Lisa,
I had the same experience! The different colors for the letter tiles are a huge help for students.

Erin

says:

Very interesting! Making connections makes complete sense – the more ways we approach something and connect it to something we already know, the easier it is to retain.

Jenn A

says:

Thank you for showcasing all the connections – that really helps me to understand how to help my child. We love AAR & AAS!

Daisy

says:

This is amazing. I love the illustrations and the video.

Robin E.

says: Customer Service

Thanks, Daisy!

Love the connection of the -ck to tch to dge. I can’t wait to tell my students on Monday, what I learned this weekend about this connection! Thanks

Eva

says:

I agree that we are giving our students information overload and they are loosing more than they are retaining. I also agree with buildingconnections to improve their memory. This is a great idea.

Robin E.

says: Customer Service

Thank you, Eva.

Sandra

says:

This is what I love about these programs. It integrates all learning styles and you even “bring it home” to parents with great tips and help. I was a hands-on learner… I could only remember by doing, relating, repeating, etc. Having resources to help my kids who have similar needs makes it so much less stressful. I only wish I had found you sooner.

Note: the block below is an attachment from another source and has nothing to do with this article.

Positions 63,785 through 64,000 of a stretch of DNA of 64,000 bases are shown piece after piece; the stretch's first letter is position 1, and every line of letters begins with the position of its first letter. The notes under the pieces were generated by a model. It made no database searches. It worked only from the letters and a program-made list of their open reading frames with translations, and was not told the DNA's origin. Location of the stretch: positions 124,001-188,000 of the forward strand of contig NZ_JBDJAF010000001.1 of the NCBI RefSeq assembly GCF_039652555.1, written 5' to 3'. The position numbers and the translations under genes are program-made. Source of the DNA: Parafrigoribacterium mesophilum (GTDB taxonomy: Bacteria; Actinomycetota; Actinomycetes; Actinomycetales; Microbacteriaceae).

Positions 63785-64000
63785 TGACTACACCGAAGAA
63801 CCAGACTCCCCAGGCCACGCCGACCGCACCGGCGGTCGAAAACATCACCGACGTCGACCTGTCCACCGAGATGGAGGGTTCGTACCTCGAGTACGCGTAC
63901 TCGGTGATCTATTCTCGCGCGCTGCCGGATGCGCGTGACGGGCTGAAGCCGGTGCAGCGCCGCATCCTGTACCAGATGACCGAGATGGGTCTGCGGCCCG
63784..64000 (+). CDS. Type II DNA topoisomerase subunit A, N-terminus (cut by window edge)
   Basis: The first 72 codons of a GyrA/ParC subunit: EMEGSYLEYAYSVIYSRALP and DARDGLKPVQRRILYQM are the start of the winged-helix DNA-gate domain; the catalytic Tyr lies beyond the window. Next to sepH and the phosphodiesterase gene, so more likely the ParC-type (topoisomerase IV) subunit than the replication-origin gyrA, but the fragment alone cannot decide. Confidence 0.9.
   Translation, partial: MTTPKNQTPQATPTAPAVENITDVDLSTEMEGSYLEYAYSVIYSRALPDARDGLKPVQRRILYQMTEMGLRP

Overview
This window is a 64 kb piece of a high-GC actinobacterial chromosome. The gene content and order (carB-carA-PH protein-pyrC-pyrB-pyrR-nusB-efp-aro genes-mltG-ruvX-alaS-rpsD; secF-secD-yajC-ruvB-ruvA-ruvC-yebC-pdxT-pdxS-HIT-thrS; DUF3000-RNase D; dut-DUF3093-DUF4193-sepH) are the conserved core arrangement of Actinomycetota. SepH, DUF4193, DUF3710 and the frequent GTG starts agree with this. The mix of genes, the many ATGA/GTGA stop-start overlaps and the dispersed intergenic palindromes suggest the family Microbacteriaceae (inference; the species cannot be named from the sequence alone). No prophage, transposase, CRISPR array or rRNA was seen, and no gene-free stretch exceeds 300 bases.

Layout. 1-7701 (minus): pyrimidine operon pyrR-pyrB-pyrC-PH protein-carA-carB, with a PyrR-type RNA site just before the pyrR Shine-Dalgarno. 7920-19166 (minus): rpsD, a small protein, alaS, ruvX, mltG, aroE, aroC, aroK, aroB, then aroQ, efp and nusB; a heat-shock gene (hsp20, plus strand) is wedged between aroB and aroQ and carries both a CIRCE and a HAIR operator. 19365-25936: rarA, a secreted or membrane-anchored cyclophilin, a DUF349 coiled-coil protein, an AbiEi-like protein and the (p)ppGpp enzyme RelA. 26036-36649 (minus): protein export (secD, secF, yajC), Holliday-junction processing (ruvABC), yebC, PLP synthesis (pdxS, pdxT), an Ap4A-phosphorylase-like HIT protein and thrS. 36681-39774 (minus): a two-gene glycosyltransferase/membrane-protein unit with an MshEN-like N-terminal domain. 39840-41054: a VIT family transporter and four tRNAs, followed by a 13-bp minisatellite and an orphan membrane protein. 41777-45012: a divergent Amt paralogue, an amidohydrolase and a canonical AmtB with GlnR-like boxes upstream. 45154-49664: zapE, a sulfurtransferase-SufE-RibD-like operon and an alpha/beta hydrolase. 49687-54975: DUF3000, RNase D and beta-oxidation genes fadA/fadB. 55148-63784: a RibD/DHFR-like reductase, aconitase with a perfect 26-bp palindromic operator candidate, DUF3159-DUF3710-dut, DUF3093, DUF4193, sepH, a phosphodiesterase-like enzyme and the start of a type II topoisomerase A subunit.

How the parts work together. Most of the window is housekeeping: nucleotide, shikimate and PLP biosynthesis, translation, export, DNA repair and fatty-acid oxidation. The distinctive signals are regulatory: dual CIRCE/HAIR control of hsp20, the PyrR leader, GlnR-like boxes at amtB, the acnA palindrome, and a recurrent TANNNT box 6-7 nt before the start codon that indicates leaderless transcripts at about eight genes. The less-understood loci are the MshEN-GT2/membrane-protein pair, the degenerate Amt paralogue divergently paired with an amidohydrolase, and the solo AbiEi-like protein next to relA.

Kellie Duggin

says:

So thankful we came across All About Spelling. My 3rd grader (ADHD) loves it! Can’t wait to start it with our youngest.

Melissa

says:

This makes so much sense. I have been so frustrated trying to teach my 11 year old son. It seemed as if I was always teaching and he was always forgetting. I was teaching him in the way that I learn best, but I am learning to teach him in the way that he learns best, thanks to All About Learning!

DhanyaCali

says:

I had never heard of schemas before! Also cool that AAR tiles are blue and red like Montessori, I have always liked that.

Sela

says:

This approach had been working wonders for my son who has adhd. So glad I found all about spelling!

beth anne

says:

I am thankful for all the ways there are to connect what we are learning in AAR with what we are reading in other subjects. It is so encouraging to have my son see something we are working on in Reading and connect it later is what we are reading in history or science, it’s been great!